Reflections on Ostara, Part Three: A Meditation for Eostre

Ostara was never a holiday that I particularly connected with, for all that I was born at the tail end of March, not too far past the Equinox. It was just not a time that I could ever get all that excited about. Maybe it's that I really dislike the mud and rain that so often comes with spring or perhaps that I know summer with its heat and bugs and nastiness is just around the corner, but while I do enjoy some elements of spring, Ostara just never excited me overmuch. I suppose I liked this season more as a child when I could indulge in egg hunts and Easter baskets. It wasn't really until I was an adult and had suffered the loss of a loved one that I came to appreciate Ostara's promise.

The funny thing about loss is how the truly traumatic ones come to define one's life. There's the 'before' and 'after' and in between is a chasm, a dividing line beyond which nothing is ever again the same as it was, or as one might hope. Every loss is a destruction, a decimation, a rending of the self. It weighs down the spirit. It hollows out the heart. It shatters one's sense of oneself in the world. What Eostre taught me is that every destruction like that is also a creation and holds within it the potential for rebirth. That sounds inconsequential and shallow, cliché even, but when all color, light, and joy has been stripped from your world with the death of a loved one (in my case, my adopted mom), it is no small thing at all. It is everything, the giving back of life-restoring breath, a resuscitation, a reanimation, a calling back to life. Sometimes, it's the only lifeline visible in the dark places into which the heart can sink.

In its essence, that is what this holy tide is: a calling back to life. It's a renewal not only of the land, but of the senses, heart, and spirit too. We are changed and crafted by the lives we live. Our experiences wear us down, hone us, and in the end, define who and what we are. I think perhaps grief does that most of all, though something of this process is inherent in all the struggles of living. Ostara promises renewal in the midst of those struggles. She holds out to us Her blessings, Her elixir of life, and love, and yes, even joy. She unerringly has the power to tease the heart into joy and that is precisely what this time, this holiday is about: a rebirth of joy.

Joy is not something we talk a lot about as Heathens. I first started thinking on this last month, when Charming of the Plough came round. Our worship should be filled with joy. It should be filled with celebration. We never talk about that or emphasize it though, and sometimes it seems as though our very ritual structure is designed to downplay it. We're sadly Protestant in our expectations as contemporary Heathens. Yet Eostre stands in stark contrast to that grim uniformity. She brings the gift of celebration, of dance, of song, of graceful rejoicing, of gaiety. Most importantly of all She lifts the spirit gently up and out of the morass of pain that is so often a byproduct of living and loving.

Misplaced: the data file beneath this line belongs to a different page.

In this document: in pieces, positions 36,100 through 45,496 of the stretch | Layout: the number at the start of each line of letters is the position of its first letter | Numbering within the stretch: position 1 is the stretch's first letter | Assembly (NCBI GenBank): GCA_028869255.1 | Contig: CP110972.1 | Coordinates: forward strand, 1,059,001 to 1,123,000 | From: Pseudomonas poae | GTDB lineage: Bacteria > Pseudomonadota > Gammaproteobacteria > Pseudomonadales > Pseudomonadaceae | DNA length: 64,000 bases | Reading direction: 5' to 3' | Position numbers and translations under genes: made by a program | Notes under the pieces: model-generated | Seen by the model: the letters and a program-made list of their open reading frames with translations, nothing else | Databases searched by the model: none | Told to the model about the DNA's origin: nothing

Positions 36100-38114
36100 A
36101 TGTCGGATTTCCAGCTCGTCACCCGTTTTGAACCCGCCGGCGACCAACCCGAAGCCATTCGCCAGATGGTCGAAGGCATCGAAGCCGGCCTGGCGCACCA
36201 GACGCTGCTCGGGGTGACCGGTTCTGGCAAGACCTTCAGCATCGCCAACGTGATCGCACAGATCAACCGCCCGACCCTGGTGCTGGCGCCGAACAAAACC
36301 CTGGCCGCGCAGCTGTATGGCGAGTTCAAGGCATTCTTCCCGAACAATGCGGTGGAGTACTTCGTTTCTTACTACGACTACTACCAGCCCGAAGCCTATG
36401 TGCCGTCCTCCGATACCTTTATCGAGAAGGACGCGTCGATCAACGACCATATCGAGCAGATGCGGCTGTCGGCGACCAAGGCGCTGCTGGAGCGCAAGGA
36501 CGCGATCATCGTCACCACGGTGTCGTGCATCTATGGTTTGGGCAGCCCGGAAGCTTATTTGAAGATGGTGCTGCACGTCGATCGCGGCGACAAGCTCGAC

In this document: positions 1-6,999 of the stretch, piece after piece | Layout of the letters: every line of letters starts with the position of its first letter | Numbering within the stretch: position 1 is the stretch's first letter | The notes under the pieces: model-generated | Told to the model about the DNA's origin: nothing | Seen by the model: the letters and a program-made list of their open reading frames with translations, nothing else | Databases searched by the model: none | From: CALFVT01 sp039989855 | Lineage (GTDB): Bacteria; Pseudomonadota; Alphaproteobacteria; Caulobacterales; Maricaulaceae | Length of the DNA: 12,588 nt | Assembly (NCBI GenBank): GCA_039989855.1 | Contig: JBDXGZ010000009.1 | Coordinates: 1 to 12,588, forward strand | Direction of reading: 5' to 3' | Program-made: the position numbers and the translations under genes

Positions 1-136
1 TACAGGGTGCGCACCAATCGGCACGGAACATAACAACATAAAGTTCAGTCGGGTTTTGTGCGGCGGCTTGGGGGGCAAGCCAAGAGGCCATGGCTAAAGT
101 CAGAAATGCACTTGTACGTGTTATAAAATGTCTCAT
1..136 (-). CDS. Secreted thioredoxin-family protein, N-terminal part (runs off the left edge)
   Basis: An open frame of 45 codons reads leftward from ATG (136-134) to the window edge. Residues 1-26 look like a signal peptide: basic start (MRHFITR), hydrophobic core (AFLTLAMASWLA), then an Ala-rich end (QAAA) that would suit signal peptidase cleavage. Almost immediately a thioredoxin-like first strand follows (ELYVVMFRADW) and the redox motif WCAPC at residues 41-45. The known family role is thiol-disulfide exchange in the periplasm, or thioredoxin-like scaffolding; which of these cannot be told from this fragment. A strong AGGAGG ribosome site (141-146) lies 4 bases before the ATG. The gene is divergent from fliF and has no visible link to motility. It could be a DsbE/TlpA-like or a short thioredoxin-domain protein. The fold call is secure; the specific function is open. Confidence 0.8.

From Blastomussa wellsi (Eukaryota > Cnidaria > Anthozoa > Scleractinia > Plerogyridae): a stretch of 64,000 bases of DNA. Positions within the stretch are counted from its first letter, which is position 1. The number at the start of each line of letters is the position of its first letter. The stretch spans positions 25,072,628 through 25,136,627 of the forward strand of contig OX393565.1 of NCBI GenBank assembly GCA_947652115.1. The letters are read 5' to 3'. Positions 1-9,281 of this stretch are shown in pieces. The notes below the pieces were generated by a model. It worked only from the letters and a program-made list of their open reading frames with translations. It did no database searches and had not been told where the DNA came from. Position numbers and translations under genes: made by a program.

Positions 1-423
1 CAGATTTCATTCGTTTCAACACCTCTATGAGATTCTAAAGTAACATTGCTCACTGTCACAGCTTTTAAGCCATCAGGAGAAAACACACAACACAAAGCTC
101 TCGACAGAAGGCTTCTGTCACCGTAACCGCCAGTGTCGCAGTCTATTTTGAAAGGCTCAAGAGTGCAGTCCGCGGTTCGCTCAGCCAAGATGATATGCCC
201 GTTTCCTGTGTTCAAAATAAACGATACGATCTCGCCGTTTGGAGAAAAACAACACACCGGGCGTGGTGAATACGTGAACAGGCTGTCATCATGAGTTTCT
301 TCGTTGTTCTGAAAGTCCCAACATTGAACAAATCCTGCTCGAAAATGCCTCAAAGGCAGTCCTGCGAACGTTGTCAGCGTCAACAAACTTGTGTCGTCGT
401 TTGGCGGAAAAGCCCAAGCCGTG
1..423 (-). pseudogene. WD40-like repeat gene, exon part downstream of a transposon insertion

Perhaps that is why the egg is such a potent symbol of Her power. It represents hope, as the rabbit represents growth. We can laugh at these symbols, find them cute, even silly, and perhaps that is Her gift as well, for I believe that play was an important aspect of Her mysteries. We need to reclaim that. We need to be fearless in reclaiming that playfulness. Sometimes playfulness is precisely the tonic necessary to the grimness that life can so often deliver. If it takes a rabbit and some chocolate eggs to teach us how to do that, then so be it!

Eostre whispers Her promises at this time. She calls us to remember that it is not only grief that transforms the spirit but that great joy can do so as well. She calls us to a love affair with joy, and will teach us how to court it with ardor. She is all about the promise of life, for as much as life can entrench us in sadness and grief, it is also filled with beauty, wonder, courage, grace, magnificent opportunities for connection, and yes, even joy. There is joy in living. She will teach us to seek all of that out. She may even teach us to revel in it. Surely She will show us how to hold onto these things with zeal and zest and fervor, to see us through the darkest of times, to sustain our spirits, cushion our hearts, and to lead us to finding our own internal spring.

She is a Goddess of springtime after all, the dawn of the year that parallels the dawn of the heart after grief. Her grace is the easing of burdens, or the finding of a measure of happiness while in the midst of them. Hers is the gift of space and time and breath, a liminal moment stolen from between the dark force of Yule and the hot passions of Litha, a moment given to grace and play and to the quest for that restorative joy. She is a Goddess of growth and hope and tremendous courage to embrace living in all its permutations.

Ostara is about the future. It reminds us of the promise of things to come, of the turning of cycles, the shifting of seasons, and the slow healing that time alone can bring. This time tells us that nothing is eternal. Nothing is unchanging. Nothing remains the same. It reminds us to hang on, hang in there, knowing that in time the cycle will turn again and we will find ourselves ready for the renewal that this time and this Goddess can so kindly bring. Moreover we are reminded not to scoff at such kindness for in the end, before anything else, She is the force that sustains.

3/16/2011 4:00:00 AM
  • Pagan
  • Highway to Hel
  • Eostre
  • Holidays
  • Joy
  • Meditation
  • Ostara
  • Paganism
  • Galina Krasskova
    About Galina Krasskova
    The author of several books on the Northern Tradition, Galina Krasskova is a Heathen priest, shaman, and devotee of Odin. She blogs at Gangleri's Grove.